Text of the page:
What can we learn from Iceland and other European cities when implementing digital democracy in the Netherlands?
While Europe and America are sinking deeper and deeper into populism and media politics, the potential of digital participation tools is growing. Opposed to referenda and elections, these digital platforms offer spaces for deliberation, information exchange and transparent decision-making, which are highly needed aspects to save current democracies from crashing. This evening we will enter the digital sphere to have a look at the tools and instruments that can attribute to the transition towards a New Democracy.
Right at the moment that traditional ways of participation display their incapability to engage citizens, successful digital participation tools offer us the opportunity to finally update our democracy to the age of social media. Róbert Bjarnason from the Citizens Foundation in Iceland will share his experiences with implementing the successful e-tool ‘Your Priorities’ in the city government of Reykjavik. How can we use this example from Iceland to speed up the transition to digital democracy in the Netherlands? Together with Dutch experts in digital democracy we discuss the momentum of e-democracy in the Netherlands.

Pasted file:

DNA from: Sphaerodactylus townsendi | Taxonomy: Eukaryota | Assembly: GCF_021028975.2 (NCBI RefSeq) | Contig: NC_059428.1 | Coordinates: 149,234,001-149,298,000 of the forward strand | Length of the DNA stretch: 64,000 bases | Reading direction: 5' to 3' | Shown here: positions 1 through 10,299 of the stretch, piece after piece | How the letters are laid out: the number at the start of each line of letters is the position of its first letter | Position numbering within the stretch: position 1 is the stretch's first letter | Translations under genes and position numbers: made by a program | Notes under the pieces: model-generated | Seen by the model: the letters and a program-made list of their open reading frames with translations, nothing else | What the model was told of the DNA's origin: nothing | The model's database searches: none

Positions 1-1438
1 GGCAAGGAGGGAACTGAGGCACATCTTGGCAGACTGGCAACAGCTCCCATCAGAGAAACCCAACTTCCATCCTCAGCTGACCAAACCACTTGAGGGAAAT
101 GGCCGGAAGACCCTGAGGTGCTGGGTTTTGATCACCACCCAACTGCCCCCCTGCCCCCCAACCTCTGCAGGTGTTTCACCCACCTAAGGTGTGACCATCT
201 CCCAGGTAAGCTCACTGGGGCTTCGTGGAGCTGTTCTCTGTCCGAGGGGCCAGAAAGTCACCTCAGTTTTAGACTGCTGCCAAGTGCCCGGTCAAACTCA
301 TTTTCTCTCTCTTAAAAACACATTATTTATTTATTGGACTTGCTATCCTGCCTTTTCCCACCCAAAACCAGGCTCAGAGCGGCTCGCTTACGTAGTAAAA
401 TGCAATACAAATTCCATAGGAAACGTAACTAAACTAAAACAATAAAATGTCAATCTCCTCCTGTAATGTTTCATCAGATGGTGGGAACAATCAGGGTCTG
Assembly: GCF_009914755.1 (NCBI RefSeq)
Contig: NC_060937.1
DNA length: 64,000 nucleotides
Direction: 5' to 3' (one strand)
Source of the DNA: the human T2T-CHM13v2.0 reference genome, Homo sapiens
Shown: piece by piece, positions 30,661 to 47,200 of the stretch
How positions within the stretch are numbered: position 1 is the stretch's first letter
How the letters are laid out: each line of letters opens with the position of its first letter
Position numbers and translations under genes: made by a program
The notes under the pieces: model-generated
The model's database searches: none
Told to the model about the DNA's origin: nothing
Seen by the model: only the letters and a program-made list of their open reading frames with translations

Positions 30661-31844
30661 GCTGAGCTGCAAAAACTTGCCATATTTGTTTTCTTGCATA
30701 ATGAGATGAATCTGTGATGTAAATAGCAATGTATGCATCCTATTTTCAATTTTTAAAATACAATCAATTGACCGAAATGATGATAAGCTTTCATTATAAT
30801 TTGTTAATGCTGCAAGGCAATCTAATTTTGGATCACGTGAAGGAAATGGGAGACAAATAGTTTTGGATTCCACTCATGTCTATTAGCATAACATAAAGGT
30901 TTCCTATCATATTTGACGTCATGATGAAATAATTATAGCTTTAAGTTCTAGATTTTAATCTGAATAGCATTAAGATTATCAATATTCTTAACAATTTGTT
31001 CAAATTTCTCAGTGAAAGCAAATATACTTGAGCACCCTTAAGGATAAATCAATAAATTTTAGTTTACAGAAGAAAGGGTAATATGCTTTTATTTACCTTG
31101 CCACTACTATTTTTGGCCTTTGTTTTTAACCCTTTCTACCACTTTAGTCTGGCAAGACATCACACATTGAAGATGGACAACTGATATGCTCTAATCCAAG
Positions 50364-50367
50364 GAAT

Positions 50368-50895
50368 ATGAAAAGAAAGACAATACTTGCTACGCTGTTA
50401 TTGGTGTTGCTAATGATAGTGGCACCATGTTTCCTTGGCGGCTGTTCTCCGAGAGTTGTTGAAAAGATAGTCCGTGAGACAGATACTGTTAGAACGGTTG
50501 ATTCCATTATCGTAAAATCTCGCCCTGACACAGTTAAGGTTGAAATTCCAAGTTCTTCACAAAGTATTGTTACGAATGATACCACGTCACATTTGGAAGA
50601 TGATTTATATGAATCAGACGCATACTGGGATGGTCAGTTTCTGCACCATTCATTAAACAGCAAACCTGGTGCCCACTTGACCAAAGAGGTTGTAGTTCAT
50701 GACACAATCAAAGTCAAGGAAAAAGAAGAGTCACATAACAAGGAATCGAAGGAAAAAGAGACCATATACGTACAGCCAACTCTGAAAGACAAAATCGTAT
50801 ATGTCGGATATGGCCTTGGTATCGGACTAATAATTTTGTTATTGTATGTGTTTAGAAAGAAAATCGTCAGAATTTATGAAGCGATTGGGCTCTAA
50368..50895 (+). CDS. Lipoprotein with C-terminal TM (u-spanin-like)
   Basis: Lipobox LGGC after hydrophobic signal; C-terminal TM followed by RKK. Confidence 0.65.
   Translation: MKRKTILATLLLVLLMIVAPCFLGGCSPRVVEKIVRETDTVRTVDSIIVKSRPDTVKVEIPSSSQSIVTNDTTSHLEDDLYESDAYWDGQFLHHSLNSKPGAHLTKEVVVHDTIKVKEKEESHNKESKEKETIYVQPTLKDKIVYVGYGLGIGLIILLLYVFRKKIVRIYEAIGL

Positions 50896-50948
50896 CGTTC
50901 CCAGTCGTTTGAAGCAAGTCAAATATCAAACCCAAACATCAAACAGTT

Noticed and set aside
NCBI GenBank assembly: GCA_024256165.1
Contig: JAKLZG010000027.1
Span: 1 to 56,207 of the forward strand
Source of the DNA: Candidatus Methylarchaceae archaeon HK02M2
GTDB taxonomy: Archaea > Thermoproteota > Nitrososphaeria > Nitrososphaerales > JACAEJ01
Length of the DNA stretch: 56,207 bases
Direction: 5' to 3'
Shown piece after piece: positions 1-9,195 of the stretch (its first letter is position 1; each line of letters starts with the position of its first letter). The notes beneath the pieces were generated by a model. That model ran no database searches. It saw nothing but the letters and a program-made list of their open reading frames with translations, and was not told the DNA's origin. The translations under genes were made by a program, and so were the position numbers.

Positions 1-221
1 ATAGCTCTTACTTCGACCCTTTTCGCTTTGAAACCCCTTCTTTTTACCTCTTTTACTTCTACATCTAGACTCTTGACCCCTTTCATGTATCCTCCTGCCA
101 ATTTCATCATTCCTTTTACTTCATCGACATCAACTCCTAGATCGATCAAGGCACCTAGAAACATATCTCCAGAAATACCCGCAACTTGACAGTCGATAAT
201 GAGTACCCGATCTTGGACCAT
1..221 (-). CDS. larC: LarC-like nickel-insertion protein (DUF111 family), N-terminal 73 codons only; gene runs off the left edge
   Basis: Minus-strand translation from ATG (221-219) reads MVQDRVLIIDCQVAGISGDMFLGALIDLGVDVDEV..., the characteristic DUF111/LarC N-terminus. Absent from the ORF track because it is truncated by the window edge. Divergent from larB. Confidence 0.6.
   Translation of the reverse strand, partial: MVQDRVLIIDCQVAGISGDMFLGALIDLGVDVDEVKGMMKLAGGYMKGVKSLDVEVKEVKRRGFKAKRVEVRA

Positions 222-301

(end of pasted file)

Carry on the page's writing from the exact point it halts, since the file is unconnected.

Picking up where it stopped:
Róbert Bjarnason, president and co-founder of the Citizens Foundation in Iceland will share his experiences with the implementation of the Your Priorities platform in Reykjavik. ‘Your Priorities’ enables citizens to submit ideas, bring in arguments for and against them, prioritize the best ideas and get these discussed in the city council. Bjarnason is a successful entrepreneur that introduced the web to Iceland in 1993 and in 1995 to Denmark. Before co-founding the non-profit Citizens Foundation he innovated in the online gaming industry where his team received many industry awards including two BAFTA awards. The Citizens Foundation develops open source tools and methods to promote online, democratic debate and to increase citizens’ participation in their community in Iceland and worldwide. The key goals is to increase trust and help communities make better decisions.
Denis Roio, also known as Jaromil, is a researcher in philosophy of technology and a software artisan. His creations are recommended by the Free Software Foundation and redistributed worldwide, while he is also an active contributor to media theory discourses. Since the year 2000 Jaromil dedicates his efforts to build Dyne.org, a non-profit software house gathering the contributions of a growing number of artisans and socially engaged developers.
This evening is part of the Dutch digital democracy project of the Dutch Ministry of Interior and Kingdom relations together with Netwerk Democratie and Waag society. The aim of this project is to boost the use of digital participation tools in the Netherlands by tapping into already successfully used e-democracy tools throughout Europe.